] NetIP Conference – Breaking The Mold Panel
NetIP Conference SF – Dare To Be You: Jasbina Ahluwalia participates on the ‘Dare To Break The Mold’ panel with Rajiv Satyal & Ravi Kapur.
(0:10): “Dare to Be You!” That was the inspirational theme for the 22nd Annual NetIP National Convention held in San Francisco.
Male Conference Host
(0:16): I will kick things off with some questions to maybe spur the conversation.
(0:20): From continuing education workshops and panel discussions, to professional development, one could take their pick on how to spend their Labor Day weekend. One of the more popular ones was “Dare to Break the Mold” featuring comedian Rajiv Satyal, matchmaker Jasbina Ahluwalia, and Diya TV’s very own Ravi Kapur.
(0:44): I’m Jasbina Ahluwalia. I’m the founder of Intersections Match, which is the only personalized matchmaking and dating coaching company for Indian singles in the country. Welcome.
(0:54): I’m Ravi Kapur. I’m the founder of Diya TV, which is the country’s first ever South Asian broadcast TV network. Think of us as Univision for the [1:03] market. We are 24/7 and free local in San Francisco, Chicago and Dallas.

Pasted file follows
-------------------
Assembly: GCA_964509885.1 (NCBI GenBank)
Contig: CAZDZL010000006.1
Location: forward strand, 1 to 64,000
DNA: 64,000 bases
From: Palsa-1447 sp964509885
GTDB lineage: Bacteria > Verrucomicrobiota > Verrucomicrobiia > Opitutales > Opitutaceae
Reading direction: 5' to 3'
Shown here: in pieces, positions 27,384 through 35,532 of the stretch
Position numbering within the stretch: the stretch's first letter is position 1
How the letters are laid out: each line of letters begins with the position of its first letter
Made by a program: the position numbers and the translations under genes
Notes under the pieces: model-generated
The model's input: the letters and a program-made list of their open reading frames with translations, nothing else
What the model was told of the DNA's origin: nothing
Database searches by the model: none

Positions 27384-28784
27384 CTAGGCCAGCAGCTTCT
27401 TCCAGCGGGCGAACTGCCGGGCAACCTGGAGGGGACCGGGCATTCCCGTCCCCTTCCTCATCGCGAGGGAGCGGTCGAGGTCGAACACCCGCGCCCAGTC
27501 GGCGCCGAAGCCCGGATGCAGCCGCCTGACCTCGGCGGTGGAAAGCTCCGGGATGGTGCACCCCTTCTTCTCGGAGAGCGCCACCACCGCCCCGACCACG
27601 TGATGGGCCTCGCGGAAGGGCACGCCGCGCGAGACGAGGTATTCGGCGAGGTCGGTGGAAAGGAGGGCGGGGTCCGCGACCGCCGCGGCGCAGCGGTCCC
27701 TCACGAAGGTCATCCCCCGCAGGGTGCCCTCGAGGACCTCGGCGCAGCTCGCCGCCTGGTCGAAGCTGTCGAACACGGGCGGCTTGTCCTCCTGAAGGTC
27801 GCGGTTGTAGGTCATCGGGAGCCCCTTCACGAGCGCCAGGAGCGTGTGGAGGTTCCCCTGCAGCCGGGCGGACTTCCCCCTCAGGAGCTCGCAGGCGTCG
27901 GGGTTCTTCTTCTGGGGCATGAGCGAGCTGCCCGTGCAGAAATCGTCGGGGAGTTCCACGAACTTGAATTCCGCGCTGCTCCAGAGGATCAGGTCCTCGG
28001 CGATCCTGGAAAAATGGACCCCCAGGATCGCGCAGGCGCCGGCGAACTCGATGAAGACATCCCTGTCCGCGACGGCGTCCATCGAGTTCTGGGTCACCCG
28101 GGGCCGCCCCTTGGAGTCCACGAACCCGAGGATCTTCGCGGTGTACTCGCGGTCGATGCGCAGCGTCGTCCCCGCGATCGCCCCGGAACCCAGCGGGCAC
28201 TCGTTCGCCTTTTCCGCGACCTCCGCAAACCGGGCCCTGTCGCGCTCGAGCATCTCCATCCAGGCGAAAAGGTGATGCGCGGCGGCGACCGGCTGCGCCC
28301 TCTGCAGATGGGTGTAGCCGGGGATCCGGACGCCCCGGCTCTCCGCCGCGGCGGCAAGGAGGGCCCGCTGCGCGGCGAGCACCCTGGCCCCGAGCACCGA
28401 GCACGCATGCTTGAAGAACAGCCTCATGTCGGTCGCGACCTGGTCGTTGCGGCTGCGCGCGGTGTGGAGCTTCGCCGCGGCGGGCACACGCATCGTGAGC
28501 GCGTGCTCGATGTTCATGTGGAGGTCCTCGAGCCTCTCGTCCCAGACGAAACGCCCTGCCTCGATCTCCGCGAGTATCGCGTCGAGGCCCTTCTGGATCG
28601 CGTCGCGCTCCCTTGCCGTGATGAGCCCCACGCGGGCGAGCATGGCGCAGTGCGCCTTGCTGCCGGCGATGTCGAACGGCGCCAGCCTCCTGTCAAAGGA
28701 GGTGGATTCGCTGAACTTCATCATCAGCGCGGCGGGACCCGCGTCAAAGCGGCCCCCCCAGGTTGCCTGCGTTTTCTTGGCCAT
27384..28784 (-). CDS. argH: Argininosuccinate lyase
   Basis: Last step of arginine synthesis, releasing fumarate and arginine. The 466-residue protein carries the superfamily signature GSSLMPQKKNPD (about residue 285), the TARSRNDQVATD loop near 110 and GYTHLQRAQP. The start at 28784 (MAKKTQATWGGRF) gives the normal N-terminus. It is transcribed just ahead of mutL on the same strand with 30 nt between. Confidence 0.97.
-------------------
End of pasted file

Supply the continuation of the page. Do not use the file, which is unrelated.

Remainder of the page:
We’ve been on in at Atlanta and in Chico Yuba City. The goal is to connect our community for the first time in mainstream America.
(1:16): I’m Rajiv Satyal. I’m a stand-up comic based in Los Angeles. I’m from Cincinnati, Ohio. I’ve been doing stand-up full-time for seven years, ten years total. I guess we’ll get to the rest of the details as we proceed.
(1:29): I guess I went the traditional career path for someone who’s going to be an entrepreneur, dating coach and matchmaker, which is law school! I spent a year in med school and studied Philosophy as an undergrad. I did some grad work in it.
I will say that I feel every one of those feeds into what I’m doing to some extent. I really think that life is this journey. It’s not necessarily point A to point B. It’s just choice points along the way, and you’re just kind of navigating them.
(2:01): Yes, I’d say that a lot of people go through what you’re saying right now, which is like, “I want to do something different, but what is it?” That’s fine, you’re a stand-up. That’s fine, you can sing. That’s fine, you know a lot about string theory.